4. Brahmacharya (chastity for laymen and celibacy for Jain monks and nuns): This requires the exercise of control over the senses to control indulgence in sexual activity.
  5. Aparigraha (non-possessiveness): This includes non-materialism and non-attachment to objects, places and people. Jain monks and nuns completely renounce property and social relations.

Schisms in Jainism:

  • The cause of the spread of Jainism in South India is said to be the great famine that took place in Magadha 200 years after the death of Mahavira. The famine lasted for twelve years, and in order to protect themselves many Jaina monks went to the south under the leadership of Bhadrabahu (Chandragupta Maurya also accompanied him), but the rest of them stayed back in Magadha under the leadership of Sthulabahu.
  • At the end of the famine they came back to Magadha, where they developed differences with the local Jainas. The changes that took place in the code of conduct of the followers of Sthulabahu led to the division of the Jainas into Digambaras (sky-clad or naked, southerns) and Svetambaras (white-clad, Magadhans).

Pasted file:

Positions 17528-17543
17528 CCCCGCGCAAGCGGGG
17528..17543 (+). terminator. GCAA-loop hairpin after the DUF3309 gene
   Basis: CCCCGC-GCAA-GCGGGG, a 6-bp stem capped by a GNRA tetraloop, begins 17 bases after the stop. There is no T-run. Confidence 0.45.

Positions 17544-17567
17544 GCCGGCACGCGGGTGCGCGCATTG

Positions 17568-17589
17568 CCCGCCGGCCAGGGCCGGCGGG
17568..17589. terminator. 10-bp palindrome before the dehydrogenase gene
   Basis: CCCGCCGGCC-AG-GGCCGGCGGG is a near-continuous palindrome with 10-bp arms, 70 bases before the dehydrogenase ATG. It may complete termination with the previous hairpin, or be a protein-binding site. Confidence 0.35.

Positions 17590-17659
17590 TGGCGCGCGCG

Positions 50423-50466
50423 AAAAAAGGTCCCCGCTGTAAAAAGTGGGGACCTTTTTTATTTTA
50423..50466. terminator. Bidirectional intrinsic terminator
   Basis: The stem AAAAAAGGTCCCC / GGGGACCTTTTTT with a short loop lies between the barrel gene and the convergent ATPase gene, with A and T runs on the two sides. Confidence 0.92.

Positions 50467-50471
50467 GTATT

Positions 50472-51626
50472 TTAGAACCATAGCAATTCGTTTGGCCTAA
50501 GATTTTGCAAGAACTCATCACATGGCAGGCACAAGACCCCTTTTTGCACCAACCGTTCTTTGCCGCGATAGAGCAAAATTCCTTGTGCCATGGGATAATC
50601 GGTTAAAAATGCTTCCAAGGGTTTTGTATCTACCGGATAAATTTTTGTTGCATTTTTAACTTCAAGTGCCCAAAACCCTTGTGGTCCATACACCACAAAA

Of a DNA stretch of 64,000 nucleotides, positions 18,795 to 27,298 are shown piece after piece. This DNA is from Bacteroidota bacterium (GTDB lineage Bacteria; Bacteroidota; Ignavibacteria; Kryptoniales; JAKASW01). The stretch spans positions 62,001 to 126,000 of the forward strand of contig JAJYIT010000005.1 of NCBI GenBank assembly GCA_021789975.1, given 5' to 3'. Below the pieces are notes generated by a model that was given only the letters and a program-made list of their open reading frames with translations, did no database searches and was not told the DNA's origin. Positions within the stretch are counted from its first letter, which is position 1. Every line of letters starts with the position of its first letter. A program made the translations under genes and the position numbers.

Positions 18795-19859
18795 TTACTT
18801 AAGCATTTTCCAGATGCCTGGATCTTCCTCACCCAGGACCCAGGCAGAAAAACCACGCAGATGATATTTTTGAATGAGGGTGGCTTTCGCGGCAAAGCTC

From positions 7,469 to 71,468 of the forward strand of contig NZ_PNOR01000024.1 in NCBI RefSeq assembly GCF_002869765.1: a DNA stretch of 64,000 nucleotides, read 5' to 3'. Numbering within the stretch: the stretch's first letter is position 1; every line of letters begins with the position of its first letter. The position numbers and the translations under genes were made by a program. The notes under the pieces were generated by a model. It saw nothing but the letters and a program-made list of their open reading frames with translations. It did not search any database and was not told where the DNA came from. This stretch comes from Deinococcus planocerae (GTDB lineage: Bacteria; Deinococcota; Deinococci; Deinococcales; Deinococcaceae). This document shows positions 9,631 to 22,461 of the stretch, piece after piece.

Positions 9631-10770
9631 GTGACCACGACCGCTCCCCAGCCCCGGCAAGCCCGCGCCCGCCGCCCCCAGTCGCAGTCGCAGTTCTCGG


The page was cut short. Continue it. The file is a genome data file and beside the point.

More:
• In the later centuries, further splits took place in both Digambaras and Svetambaras. Samaiyas broke away from the former and Terapantis from the latter. Both these new groups renounced idol worship and worshipped only the scriptures.

Jaina councils:

  1. First Jaina council: The first Jaina council was held at Pataliputra under the leadership of Sthulabahu in the beginning of the third century B.C. and resulted in the compilation of 12 Angas (sections) to replace the lost 14 Purvas (old texts). The Digambaras boycotted the council and refused to accept its decisions.
  2. Second Jaina council: The second council was held at Valabhi in Gujarat in the fifth century A.D. by the Svetambaras under the leadership of Devardhi Kshamasramana, and resulted in the final compilation of the 12 Angas and 12 Upangas.

Jaina Church: